A group of scientists recently reported a population of waterhemp in Missouri resistant to a record-breaking six herbicide modes of action.
Their findings were recently published in the Weed Science Society of America’s journal, Weed Science. The authors included Lovreet Shergill, Blake Barlow, Mandy Bish and Kevin Bradley, all with the University of Missouri’s Weed Science Department.
It all started when growers in Randolph County, Missouri, reported a population of waterhemp that appeared to be resistant to 2,4-D.
University of Missouri researchers conducted field experiments that confirmed 2,4-D resistance. But they also found the same waterhemp population was resistant to atrazine, chlorimuron, fomesafen, glyphosate and mesotrione. Of the eight herbicides applied, only dicamba and glufosinate provided acceptable control, according to a WSSA news release.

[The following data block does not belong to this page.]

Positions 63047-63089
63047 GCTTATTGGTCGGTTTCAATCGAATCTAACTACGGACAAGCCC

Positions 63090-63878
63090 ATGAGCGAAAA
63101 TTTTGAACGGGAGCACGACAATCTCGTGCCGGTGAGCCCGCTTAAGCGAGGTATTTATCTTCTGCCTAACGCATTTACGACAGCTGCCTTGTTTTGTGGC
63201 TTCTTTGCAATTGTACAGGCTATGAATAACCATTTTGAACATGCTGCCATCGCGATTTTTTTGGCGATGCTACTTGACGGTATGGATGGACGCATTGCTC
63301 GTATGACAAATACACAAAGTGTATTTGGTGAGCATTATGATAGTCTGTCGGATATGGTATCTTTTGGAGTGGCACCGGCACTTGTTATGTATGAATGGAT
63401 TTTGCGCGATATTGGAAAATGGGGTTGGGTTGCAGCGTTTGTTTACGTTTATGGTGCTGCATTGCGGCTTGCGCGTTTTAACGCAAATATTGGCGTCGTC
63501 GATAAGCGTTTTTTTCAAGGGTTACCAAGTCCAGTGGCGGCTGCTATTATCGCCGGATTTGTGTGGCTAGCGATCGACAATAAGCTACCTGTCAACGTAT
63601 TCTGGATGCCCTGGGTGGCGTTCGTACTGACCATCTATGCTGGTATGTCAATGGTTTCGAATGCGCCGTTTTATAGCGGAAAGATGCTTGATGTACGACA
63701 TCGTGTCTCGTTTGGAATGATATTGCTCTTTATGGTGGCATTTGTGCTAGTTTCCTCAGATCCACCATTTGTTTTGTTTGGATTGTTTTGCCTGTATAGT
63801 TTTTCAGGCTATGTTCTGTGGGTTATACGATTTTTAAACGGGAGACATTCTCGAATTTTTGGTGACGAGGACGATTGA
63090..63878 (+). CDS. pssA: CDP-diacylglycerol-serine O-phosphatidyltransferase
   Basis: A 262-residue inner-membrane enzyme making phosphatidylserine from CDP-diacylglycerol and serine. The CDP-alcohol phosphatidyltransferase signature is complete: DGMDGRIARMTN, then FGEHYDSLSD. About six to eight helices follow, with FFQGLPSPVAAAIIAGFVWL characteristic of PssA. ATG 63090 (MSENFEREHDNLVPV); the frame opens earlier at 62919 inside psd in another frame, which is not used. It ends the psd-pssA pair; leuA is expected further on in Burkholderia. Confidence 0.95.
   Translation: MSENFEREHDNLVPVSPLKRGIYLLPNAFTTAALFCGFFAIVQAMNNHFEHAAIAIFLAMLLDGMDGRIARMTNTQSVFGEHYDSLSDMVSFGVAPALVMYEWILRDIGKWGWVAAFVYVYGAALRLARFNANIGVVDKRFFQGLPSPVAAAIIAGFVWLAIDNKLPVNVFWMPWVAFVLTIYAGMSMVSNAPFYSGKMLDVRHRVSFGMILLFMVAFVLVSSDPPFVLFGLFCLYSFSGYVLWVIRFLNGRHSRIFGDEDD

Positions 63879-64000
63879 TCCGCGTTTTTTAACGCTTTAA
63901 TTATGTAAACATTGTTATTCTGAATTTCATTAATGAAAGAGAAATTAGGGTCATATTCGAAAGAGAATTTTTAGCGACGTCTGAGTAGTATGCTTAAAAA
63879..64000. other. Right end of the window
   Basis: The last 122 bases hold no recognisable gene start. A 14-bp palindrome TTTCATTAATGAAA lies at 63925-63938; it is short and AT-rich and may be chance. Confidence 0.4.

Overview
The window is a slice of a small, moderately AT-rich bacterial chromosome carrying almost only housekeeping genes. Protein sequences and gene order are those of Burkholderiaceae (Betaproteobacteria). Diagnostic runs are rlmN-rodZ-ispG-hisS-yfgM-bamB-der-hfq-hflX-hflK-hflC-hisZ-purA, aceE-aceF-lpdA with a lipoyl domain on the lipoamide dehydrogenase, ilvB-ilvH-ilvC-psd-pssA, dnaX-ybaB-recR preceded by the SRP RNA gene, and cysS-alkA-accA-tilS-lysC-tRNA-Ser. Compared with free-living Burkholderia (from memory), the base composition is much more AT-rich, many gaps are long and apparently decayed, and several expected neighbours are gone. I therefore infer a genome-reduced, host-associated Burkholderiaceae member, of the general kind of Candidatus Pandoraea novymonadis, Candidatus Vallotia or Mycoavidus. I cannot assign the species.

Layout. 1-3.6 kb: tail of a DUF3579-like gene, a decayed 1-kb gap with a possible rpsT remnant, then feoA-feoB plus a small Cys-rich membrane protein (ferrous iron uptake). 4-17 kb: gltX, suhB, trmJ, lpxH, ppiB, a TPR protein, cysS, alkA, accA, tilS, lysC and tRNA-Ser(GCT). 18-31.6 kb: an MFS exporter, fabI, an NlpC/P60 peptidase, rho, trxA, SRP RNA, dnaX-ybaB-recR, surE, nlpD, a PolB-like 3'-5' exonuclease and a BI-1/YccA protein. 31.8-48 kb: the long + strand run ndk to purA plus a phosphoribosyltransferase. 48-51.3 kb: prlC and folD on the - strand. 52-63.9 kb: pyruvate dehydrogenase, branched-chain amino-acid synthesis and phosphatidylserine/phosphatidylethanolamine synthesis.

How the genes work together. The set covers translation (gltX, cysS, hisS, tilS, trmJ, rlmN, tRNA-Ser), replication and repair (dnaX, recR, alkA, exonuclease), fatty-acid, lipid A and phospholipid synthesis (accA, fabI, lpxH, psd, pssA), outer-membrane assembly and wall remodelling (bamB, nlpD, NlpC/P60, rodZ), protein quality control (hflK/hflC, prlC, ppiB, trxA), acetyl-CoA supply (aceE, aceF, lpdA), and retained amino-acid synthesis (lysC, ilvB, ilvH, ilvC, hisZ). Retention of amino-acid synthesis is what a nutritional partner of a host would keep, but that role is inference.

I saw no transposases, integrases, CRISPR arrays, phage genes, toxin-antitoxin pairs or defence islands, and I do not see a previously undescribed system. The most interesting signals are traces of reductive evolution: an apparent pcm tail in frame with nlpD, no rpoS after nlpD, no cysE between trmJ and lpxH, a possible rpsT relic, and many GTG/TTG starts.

The results are sobering – especially for anyone waiting on the approval of 2,4-D–resistant corn and soybeans as a way to manage glyphosate resistance. If we’re already seeing 2,4-D resistance now, what will happen when use of the herbicide becomes even more commonplace?
Researchers say six-way resistant waterhemp demands a diversified approach. Rather than relying on glyphosate, 2,4-D or any other single herbicide, it’s time to focus on a variety of appropriate cultural, mechanical and biological control tactics.